Monday 8th April 2024

People globally spend 40 hours a week — or more — in a work environment, making it worth examining. Since 2020, many companies adopted remote, hybrid, and flexible working models. Due to this, employers and employees must navigate different conditions than they once did. 

Work-life balance is increasingly important to workers at all levels and job categories. Post-pandemic, employee well-being, and mental health are front-and-center issues, along with support for business sustainability.  

Here are some of 2024’s most interesting and fun facts about work productivity, working from home, and the latest workplace trends — including psychological facts about work. 

  1. The average worker spends over 90,000 hours working over their lifetime, so finding job and workplace satisfaction matters 


It’s true. Workers spend over 90,000 hours of their lives working. 

Top consulting firm McKinsey & Company reports, “The average person will spend 90,000 hours at work over a lifetime, so it’s no surprise that job satisfaction, or dissatisfaction, can significantly affect your life.”

So, how do you find job satisfaction and happiness at work? Annie McKee, author of “How to Be Happy at Work: The Power of Purpose, Hope, and Friendship” has studied this and reports there is a formula: 

Career happiness = (Freedom + Challenge + Balance – Stress) x Meaning 

Career coach Sarah Archer agrees with McKee’s formula, “Employers are waking up to the fact that contented employees are linked to productivity and performance. More importantly, though, we are seeing the connection for ourselves between our career and our mental health.”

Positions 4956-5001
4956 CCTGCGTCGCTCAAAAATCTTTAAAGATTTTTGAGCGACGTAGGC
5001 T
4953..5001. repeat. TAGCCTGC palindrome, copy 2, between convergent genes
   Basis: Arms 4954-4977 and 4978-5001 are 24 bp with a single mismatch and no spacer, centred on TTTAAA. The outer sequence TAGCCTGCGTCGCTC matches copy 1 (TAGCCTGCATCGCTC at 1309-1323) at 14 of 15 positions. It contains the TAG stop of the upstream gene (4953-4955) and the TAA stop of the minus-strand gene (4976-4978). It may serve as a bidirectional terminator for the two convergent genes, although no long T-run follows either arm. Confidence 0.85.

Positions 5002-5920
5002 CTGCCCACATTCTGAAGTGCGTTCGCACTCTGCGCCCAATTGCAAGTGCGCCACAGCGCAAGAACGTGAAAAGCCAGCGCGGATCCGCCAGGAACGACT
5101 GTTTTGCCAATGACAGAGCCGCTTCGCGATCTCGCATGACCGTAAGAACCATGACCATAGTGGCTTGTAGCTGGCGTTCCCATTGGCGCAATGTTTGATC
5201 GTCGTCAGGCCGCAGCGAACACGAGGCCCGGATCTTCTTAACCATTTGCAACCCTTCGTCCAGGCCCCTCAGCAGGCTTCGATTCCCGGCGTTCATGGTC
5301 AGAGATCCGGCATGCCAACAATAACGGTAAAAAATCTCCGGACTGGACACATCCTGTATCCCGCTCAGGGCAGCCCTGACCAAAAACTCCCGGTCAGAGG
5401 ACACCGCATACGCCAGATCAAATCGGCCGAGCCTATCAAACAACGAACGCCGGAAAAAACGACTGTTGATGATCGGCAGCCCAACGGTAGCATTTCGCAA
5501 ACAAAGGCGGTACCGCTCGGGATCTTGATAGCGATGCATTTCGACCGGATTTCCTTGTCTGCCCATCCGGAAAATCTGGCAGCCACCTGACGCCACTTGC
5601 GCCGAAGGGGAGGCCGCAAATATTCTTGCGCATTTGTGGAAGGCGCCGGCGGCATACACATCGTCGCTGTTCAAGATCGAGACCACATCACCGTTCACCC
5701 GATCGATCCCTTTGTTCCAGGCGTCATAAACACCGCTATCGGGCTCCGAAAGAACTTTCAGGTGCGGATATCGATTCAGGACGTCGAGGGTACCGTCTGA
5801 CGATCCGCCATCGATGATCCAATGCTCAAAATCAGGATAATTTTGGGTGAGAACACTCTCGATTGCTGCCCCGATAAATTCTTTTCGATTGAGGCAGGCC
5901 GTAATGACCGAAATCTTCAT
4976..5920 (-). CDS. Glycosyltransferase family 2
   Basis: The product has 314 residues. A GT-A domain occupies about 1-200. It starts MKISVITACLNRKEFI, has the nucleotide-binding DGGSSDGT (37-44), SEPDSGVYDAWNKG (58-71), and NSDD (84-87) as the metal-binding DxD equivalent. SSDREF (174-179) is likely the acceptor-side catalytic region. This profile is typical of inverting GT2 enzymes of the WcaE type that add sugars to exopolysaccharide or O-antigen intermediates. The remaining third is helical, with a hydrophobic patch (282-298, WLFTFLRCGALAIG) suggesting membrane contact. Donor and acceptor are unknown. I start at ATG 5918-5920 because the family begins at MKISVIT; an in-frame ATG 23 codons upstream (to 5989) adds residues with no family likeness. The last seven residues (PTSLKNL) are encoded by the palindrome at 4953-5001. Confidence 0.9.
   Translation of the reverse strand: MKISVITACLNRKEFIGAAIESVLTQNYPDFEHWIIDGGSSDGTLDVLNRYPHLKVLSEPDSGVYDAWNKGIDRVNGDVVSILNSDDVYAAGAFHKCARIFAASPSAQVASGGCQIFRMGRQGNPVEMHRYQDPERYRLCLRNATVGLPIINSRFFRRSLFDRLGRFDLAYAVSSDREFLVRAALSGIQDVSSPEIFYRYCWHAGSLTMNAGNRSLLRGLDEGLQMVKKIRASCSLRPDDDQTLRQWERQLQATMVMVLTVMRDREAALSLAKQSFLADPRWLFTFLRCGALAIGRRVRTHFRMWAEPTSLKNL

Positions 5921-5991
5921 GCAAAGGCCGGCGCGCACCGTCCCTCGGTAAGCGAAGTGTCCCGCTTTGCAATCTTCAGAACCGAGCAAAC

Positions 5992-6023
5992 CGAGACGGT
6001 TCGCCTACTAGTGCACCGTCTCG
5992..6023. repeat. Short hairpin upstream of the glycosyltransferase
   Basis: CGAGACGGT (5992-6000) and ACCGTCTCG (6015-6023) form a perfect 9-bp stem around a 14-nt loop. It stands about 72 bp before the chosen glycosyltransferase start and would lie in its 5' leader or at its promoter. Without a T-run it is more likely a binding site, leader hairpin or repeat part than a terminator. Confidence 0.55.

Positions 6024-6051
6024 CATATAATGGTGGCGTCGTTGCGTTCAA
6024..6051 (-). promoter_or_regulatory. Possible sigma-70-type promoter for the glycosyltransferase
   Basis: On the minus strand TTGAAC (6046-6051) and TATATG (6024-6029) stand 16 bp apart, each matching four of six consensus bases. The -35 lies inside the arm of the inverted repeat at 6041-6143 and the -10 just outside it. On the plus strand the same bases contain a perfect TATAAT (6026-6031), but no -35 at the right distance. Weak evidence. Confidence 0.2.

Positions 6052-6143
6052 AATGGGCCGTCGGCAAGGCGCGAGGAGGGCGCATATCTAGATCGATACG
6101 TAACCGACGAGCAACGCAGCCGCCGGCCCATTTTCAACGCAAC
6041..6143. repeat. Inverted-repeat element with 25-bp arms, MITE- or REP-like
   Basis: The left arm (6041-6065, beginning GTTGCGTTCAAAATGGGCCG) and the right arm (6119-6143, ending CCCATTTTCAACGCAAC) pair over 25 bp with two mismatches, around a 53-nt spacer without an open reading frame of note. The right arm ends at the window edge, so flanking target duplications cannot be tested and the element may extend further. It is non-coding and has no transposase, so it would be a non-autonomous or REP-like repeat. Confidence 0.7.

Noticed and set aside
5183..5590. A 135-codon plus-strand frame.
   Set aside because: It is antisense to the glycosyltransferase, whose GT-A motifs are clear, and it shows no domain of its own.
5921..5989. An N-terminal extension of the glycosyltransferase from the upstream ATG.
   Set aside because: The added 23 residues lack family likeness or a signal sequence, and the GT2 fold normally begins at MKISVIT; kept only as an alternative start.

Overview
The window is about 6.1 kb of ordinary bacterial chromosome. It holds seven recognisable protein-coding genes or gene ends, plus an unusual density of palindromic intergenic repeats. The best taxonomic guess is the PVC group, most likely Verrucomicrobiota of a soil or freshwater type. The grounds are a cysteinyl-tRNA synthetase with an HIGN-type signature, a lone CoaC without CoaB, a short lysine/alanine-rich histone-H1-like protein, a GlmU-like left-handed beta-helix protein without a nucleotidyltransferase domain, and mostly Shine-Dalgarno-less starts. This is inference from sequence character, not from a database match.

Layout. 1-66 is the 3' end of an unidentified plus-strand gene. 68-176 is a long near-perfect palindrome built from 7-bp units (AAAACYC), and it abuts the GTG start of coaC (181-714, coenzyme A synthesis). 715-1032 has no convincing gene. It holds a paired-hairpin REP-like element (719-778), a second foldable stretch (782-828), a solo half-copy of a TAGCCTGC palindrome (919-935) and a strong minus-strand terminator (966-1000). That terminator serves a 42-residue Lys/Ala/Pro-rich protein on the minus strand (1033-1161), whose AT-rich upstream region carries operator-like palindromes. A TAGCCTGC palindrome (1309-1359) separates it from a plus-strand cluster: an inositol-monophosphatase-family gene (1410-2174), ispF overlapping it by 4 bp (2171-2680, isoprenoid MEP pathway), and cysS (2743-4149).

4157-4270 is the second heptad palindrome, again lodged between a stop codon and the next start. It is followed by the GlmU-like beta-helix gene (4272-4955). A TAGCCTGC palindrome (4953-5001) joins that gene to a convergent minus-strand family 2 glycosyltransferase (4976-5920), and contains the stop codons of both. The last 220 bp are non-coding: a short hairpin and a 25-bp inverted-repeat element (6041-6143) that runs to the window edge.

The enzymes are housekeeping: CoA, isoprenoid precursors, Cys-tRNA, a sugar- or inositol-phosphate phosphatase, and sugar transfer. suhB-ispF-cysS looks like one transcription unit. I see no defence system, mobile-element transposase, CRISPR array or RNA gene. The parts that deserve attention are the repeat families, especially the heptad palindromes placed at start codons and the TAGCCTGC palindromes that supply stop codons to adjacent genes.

1. Dress code and workplace productivity are not mutually exclusive: 61% of employees are more productive when the dress code is more casual

In 2018, many businesses embraced a casual Friday dress code, and with good reason. Even then, research showed that employees work more effectively when able to dress more comfortably. 

And it appears this trend took hold — especially during the pandemic, when working from home, employee retention, and psychological safety became top priorities. Years later, when offering multiple working models, some organizations struggle to balance employees’ sense of what is acceptable to customers and company values. 

The distinction between casual and business casual got lost during the pandemic era. While pajamas are comfortable and might have passed previously during video calls, they aren’t acceptable anymore. Not for remote work, hybrid work, or in the office. Business casual must be reintroduced to workers. It’s a win-win for employers and employees alike. 

“It is important that employers adapt to the shift toward hybrid work, while still ensuring that employees present a clean, neat, and professional appearance that is acceptable to clients and reflects the company’s image,” explains Rudi Julius, a workplace specialist and attorney with Thompson Hine.  


  1. Video conferencing and video meetings are here to stay: Video calls on Microsoft Teams have increased 1000% since the pandemic

Video meetings and collaboration software such as Microsoft Teams are now a major part of our daily work life in hybrid environments. With over 280 million users, Microsoft Teams helps employees reach global colleagues in ways previously impossible without a hefty airfare.  

And as organizations look to increase collaboration and strengthen relationships, video meetings and conferences are an obvious choice. Between online chat, file sharing, integration with calendars, and the full suite of office tools workers use daily, it’s unsurprising how widespread the adoption has become.

  1. Activity-based working boosts employee workplace satisfaction and productivity

What exactly is activity-based working (ABW)? It’s a way of working that gives employees access to many different workspaces — and technologies — to use and reserve for specific activities, such as structured meetings, informal conversations, and individual, private work that requires quiet areas.  

With hybrid and flexible work, ABW allows companies to move toward a more shared workspace environment where 1:1 desk space is no longer necessary, as long as you have an organized system such as desk booking, room booking, and other workspace reservations